Public Enemy No. 1 is Ready to Squash Your Gains (Again)
Another week, another record high for the Dow and S&P 500 Indices. Now what?
Many pundits believe a pullback is imminent. Scratch that. The increasing consensus is that we’re ridiculously long overdue for one. And it’s creeping into investor psyche, too.
Case in point: Bullish sentiment dropped for the third straight week, according to the American Association of Individual Investors (AAII).
If you’re also increasingly wary of a selloff, I don’t blame you.
After all, we’ve always been told that bull markets don’t go up in a straight line. And it seems like forever since we’ve had a pullback (a decline of at least 5%), or worse, a correction (a decline of at least 10%).
There’s one big problem, though. Making investment decisions based on intuition is a surefire recipe for disaster.
No matter how intense of a gut feeling we get, we need to make sure the data backs it up before we act. Otherwise, we promise to be our own worst enemy.
As it’s Myth Busting Monday, let’s go ahead and put the conventional wisdom to the test to determine if we’re truly overdue for a selloff.
Fair warning: Even I was shocked by my findings…
Don’t (Ever) Trust Your Gut
We can all agree that market dips are inevitable. And normal. Yet, I’m pretty sure none of us are hardwired to know the average number of trading days to expect in between selloffs.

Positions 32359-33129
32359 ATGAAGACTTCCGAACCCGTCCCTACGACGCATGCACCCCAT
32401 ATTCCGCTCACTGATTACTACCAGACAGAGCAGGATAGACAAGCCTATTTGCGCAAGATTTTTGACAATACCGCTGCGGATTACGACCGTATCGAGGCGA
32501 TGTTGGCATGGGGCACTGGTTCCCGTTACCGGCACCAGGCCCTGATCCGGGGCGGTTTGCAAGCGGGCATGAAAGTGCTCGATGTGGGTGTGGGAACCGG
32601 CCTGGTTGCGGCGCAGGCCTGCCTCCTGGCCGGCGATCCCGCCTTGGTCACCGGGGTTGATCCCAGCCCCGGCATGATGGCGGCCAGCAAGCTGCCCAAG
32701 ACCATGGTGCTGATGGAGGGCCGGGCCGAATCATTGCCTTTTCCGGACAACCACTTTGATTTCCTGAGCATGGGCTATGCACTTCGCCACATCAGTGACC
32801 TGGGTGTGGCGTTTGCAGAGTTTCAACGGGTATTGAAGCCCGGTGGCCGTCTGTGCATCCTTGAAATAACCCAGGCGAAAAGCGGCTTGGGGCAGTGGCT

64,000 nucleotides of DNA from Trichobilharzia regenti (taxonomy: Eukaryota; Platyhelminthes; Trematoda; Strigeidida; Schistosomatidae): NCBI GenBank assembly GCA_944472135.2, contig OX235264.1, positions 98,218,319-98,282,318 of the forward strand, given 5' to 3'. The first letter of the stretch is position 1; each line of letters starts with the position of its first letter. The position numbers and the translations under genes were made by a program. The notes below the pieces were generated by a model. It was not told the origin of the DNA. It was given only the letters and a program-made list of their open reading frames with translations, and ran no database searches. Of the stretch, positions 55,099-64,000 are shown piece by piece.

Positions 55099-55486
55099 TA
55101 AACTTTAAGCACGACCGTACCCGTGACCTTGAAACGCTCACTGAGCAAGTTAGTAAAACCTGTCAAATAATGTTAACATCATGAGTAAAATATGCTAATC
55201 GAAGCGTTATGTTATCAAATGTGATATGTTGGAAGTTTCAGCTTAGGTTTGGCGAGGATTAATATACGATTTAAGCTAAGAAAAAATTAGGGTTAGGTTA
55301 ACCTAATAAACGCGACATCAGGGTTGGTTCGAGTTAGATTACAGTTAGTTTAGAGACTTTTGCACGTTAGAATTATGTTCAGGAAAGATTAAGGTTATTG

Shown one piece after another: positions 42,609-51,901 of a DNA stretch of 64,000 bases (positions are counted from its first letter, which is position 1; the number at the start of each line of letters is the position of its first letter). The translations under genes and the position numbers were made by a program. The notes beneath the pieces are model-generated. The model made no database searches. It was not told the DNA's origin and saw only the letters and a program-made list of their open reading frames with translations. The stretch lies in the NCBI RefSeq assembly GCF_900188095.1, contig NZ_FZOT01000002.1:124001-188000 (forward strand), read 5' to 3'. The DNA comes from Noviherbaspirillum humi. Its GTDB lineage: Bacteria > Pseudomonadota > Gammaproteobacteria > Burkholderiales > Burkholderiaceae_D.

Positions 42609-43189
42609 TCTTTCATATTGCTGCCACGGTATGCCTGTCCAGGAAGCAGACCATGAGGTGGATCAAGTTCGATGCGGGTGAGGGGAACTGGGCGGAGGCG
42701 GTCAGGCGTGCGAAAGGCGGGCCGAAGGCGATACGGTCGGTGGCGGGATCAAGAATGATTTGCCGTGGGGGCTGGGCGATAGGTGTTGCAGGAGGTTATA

So, first, we need to calibrate our internal investing clocks…
According to Deutsche Bank’s David Bianco, there’s an average of 118 trading days in between dips of 5% (or more) and 357 trading days in between dips of 10% (or more).
And now you know. But knowing is only half the battle.
Before we can tell if we’re overdue for a selloff, we need to figure out how long it’s been since we’ve actually experienced one.
It turns out we’ve gone almost 100 trading days without a pullback and about 380 trading days without a correction.
In other words, we’re getting awfully close to the averages. So investors’ fears seem completely reasonable right now. Same goes for comments like those by Frank Fantozzi of Planned Financial Services: “I’m telling people to enjoy it [the uninterrupted rally] while it lasts.”
That is, until we learn that the standard deviation for the number of trading days in between dips since 1960 is, well, huge!
For 5% dips, it’s 92 trading days.
For 10% dips, it’s 387 days.
Based on that, it would hardly be a statistical anomaly if we went another 100 trading days without a pullback and another 380 days without a correction. Shocker, I know.
What’s even more shocking is that the longest streaks without a pullback or correction check in at more than 350 days and 1,600 days, respectively. So it’s possible to go another 250 days without a pullback and a staggering 1,200 days without a correction.
Bottom line: Just because it feels like we’re long overdue for a pullback or correction doesn’t mean it’s true. To the contrary, the data reveals that it would be perfectly normal if we went a lot longer without a selloff. So don’t trust your gut and bail on stocks prematurely. It could cost you dearly.
Ahead of the tape,